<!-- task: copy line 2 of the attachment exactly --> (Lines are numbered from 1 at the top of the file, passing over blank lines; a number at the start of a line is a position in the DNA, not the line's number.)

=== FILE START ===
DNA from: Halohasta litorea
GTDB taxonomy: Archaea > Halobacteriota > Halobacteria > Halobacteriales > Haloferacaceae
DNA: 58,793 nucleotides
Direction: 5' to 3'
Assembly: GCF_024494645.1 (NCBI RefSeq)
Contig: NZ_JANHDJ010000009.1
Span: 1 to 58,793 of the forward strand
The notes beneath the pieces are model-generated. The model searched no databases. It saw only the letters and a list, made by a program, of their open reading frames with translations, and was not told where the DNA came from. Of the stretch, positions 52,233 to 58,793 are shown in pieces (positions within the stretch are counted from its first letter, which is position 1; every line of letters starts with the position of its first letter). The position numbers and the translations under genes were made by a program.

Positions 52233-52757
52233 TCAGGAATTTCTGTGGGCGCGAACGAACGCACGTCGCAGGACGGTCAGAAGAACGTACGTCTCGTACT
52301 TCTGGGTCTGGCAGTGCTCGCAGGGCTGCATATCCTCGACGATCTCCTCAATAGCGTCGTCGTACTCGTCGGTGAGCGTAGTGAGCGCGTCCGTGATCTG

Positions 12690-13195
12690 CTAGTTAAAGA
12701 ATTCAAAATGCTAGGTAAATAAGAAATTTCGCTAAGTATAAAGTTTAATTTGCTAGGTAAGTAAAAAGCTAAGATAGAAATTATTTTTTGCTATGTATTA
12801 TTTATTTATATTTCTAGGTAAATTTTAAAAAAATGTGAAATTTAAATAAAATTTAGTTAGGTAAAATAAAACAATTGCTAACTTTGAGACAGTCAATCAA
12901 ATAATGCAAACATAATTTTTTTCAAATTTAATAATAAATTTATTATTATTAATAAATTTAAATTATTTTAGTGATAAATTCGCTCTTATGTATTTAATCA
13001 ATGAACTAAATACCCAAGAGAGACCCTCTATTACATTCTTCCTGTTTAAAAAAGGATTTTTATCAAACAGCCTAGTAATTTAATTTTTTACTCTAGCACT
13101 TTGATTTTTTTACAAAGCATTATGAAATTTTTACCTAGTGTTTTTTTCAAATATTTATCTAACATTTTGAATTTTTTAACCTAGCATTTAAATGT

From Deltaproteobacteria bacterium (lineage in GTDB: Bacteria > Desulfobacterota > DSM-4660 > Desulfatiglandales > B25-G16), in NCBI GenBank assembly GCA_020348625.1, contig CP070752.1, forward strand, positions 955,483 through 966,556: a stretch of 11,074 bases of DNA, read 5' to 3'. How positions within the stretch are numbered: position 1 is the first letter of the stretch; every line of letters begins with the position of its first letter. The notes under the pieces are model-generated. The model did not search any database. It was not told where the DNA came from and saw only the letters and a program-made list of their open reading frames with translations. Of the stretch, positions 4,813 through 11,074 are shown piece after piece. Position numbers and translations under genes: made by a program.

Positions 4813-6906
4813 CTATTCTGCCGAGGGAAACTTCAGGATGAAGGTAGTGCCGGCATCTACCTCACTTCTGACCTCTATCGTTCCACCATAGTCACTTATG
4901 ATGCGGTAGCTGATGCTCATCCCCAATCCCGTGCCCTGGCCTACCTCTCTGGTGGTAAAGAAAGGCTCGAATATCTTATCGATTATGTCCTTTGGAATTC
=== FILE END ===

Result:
GTDB taxonomy: Archaea > Halobacteriota > Halobacteria > Halobacteriales > Haloferacaceae